HOUSTON -- Bishop James Dixon has spent a lifetime preaching against senseless violence. But the Community of Faith Church pastor never imagined he'd have to teach that lesson to a close relative.
"A life is a life, said Dixon. It's important for him to understand that someone's life has been needlessly taken, a family's total existence has been forever altered and you're responsible."
The young man he referred is his 15-year-old cousin James Edwards, who stands accused along with two other teens of fatally shooting Christopher Lane, a 23-year-old baseball player from Australia simply because they were bored.
The crime happened in the small town of Duncan, Oklahoma, where Dixon spent time as a child, and to where he's about to return to meet with his cousin and with local clergy.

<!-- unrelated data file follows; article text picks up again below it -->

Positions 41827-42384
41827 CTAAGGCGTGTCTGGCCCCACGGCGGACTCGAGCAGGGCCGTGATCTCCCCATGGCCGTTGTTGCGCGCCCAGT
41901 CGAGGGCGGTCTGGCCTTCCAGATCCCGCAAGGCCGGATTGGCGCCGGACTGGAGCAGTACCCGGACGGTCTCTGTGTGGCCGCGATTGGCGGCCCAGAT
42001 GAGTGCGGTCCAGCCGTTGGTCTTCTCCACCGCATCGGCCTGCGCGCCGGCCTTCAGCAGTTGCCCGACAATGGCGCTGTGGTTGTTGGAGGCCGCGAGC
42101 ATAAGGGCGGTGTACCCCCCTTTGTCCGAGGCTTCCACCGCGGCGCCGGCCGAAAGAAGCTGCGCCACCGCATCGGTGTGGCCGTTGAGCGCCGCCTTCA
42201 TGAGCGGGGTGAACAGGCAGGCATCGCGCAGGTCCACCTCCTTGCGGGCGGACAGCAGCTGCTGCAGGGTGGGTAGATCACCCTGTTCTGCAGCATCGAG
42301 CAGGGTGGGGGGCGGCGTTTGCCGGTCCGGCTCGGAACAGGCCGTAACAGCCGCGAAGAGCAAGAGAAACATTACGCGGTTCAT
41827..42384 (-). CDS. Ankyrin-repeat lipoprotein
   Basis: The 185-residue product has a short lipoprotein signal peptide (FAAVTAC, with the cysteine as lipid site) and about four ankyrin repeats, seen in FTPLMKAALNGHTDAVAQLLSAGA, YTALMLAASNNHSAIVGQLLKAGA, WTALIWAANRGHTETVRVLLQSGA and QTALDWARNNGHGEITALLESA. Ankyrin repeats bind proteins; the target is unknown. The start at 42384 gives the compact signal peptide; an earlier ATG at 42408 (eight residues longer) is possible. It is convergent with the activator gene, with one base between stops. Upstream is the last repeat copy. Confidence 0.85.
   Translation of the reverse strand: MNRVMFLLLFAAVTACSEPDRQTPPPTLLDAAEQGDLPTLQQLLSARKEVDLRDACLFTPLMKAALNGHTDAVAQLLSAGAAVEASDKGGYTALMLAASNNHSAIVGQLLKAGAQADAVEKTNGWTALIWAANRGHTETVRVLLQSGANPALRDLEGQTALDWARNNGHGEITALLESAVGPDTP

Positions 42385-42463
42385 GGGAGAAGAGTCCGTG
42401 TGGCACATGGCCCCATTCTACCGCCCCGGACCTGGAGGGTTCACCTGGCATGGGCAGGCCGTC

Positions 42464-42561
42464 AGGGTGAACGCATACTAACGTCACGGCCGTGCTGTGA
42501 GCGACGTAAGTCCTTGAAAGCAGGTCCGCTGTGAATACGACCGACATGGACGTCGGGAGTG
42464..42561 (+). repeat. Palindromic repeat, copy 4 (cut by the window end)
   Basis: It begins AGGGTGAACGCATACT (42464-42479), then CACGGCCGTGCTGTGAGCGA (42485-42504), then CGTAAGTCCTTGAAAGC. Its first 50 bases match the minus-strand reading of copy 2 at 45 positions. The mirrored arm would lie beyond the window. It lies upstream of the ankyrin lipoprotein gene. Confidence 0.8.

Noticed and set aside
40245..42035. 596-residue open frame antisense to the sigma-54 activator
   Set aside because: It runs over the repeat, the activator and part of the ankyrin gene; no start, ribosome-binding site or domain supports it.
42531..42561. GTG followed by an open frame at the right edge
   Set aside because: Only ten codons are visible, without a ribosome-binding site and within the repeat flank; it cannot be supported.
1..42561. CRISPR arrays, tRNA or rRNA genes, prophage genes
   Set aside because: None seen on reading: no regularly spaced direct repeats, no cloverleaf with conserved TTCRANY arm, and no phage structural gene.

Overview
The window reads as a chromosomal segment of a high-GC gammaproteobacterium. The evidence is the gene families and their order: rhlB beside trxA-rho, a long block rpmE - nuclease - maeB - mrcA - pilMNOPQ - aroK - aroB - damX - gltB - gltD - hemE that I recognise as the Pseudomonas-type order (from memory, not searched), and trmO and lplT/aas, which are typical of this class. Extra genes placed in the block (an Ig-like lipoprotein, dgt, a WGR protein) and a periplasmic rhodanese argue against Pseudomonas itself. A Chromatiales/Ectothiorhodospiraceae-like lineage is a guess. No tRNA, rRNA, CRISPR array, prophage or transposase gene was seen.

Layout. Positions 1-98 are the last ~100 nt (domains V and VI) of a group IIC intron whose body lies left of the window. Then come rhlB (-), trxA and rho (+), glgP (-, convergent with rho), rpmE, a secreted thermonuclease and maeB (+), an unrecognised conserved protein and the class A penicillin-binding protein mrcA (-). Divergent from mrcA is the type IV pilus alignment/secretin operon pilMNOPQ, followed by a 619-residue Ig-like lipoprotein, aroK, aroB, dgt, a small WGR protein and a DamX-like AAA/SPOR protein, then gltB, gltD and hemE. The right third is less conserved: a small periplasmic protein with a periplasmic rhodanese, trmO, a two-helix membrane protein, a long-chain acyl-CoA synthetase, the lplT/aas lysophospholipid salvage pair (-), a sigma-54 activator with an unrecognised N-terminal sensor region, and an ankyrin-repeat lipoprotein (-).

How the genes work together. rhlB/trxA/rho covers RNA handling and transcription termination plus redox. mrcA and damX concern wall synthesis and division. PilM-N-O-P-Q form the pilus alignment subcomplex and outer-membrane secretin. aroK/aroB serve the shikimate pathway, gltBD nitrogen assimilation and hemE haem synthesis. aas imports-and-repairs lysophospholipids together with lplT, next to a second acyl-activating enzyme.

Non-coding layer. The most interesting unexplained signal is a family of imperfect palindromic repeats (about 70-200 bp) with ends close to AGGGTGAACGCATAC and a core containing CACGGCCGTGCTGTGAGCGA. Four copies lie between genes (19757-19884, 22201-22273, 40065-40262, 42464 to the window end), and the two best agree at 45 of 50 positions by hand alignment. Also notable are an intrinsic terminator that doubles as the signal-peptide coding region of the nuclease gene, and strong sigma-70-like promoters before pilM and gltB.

"I'm hoping that my presence will serve to strengthen the unity between Whites, Blacks, Hispanics and others," Dixon said.
But that unity has been tested since the murder, with critics accusing black leaders of remaining silent because the person who was killed was not a member of the African American community.
Dixon said it's the human community that matters most, and that is the message he plans to carry to Oklahoma and even to Australia if given the chance.
"I want to apologize to Mr. Lane's family that something like this happened to their son on American soil," Dixon said.
He knows the apology won't bring back a life, but he hopes the dialogue can help save others.